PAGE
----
Scope of Brain Imaging Patent Dispute Comes into Focus

Judge Stearns recently clarified the scope of an almost five-year-old multi-district patent dispute in the District of Massachusetts.  Since early 2013, Judge Stearns has presided over NeuroGrafix’ allegations of patent infringement after ten actions encompassing dozens of defendants were consolidated in the District of Massachusetts.  In the suit relevant to Judge Stearns’ most recent order, NeuroGrafix alleged that defendant Brainlab infringed U.S. Pat. No. 5,560,360, entitled “Image Neurography and Diffusion Anisotropy Imaging.”

The Court’s recent order stemmed from a dispute over whether plaintiff NeuroGrafix disclaimed all but one asserted claim in the action.  Following years of proceedings, NeuroGrafix served supplemental interrogatory responses after the close of fact discovery, identifying claim 47 of the asserted ’360 patent as asserted against Brainlab.  The problem, Brainlab contended in its emergency motion to exclude the supplemental interrogatory answers and for sanctions, was that NeuroGrafix had already disclaimed all but claim 36 of the asserted patent.  In support of its motion, Brainlab contended that all of the expert reports and other discovery from both parties focused only on claim 36 and did not address infringement of any other claims.  For example, in response to repeated requests from Brainlab during discovery, NeuroGrafix eventually identified five claims from its original list of claims in its complaint, but claim 47 was not one of those five claims.  And, Brainlab alleged that NeuroGrafix had long engaged in similar bait-and-switch tactics, shifting its infringement theories throughout the case from first asserting Brainlab infringed through its sale of MRI machines early on in the case to claiming its sale of various software products used in the MRI process infringed later in the case.

NeuroGrafix responded that it never withdraw the other asserted claims identified in its complaint, pointing to filings and discovery responses that identified several different claims, including claim 47. NeuroGrafix also pointed out that during the Markman process, defendant Brainlab proposed constructions for terms in claims other than claim 36, including claim 47, and the Court provided constructions for claims other than claim 36, again including claim 47, in its resulting order.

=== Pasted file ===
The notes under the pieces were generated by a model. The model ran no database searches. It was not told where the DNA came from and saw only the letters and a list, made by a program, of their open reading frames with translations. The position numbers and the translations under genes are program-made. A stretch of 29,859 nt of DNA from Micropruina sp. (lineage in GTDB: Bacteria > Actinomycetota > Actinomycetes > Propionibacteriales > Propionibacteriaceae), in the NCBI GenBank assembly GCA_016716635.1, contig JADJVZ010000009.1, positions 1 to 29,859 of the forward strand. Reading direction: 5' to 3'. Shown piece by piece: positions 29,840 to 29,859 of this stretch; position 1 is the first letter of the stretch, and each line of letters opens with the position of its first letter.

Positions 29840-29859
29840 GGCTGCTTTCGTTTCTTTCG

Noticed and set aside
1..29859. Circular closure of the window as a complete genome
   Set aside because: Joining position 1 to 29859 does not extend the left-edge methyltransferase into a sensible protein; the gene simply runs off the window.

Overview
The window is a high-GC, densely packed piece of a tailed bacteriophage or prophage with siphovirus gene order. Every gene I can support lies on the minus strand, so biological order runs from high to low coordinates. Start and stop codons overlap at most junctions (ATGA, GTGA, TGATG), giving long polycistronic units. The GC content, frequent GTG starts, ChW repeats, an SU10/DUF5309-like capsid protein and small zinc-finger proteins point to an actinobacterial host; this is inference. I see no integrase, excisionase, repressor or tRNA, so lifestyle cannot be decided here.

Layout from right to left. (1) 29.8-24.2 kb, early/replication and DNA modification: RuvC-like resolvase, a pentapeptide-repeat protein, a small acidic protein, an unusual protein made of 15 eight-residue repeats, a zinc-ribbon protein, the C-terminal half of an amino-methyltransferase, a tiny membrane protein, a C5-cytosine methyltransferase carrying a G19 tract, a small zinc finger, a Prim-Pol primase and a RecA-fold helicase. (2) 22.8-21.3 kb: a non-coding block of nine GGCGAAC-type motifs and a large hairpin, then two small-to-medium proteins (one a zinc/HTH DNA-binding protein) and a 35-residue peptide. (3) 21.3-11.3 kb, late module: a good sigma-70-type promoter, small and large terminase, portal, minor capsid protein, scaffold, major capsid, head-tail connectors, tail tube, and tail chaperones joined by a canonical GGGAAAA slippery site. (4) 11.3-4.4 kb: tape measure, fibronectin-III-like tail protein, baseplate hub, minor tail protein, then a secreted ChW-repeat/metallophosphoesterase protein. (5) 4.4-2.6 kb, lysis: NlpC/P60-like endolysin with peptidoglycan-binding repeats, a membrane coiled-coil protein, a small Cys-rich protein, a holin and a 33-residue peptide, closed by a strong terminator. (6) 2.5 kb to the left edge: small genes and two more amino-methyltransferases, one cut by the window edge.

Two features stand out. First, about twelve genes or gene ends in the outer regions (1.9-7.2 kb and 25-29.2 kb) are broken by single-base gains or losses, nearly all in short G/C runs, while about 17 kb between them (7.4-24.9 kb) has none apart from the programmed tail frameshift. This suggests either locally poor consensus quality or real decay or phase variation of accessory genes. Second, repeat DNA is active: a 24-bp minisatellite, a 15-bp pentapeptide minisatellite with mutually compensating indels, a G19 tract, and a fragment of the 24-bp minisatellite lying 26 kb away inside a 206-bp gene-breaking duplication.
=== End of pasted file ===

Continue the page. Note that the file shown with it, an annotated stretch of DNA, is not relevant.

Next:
The Court ultimately determined that NeuroGraifx’ supplemental interrogatory responses would be struck as untimely, because they were served approximately fourth months after the close of fact discovery.  Judge Stearns declined, however, to preclude plaintiffs from asserting claim 47, as it had been previously included in their infringement contentions and the court saw “no evidence of an unequivocal withdrawal.”  But, the Court cautioned that plaintiffs’ experts would be limited to opinions timely disclosed in their expert reports in accordance with the Federal Rules of Civil Procedure.  In so doing, the Court left open NeuroGrafix’ ability to pursue claims other than claim 36 at trial, but, if Brainlab’s assertions regarding the content of the parties’ expert reports are to be believed, potentially without opinion testimony from an expert regarding infringement.  Parties should be careful to identify and provide evidence for any claims it could potentially assert before the close of fact discovery, to avoid similar disputes over disclaimer or untimely discovery responses.

The case is In re:Neurografix (’360) Patent Litigation, 1:13-md-02432-RGS, before Judge Stearns in the District of Massachusetts.

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National Law Review, Volumess VIII, Number 39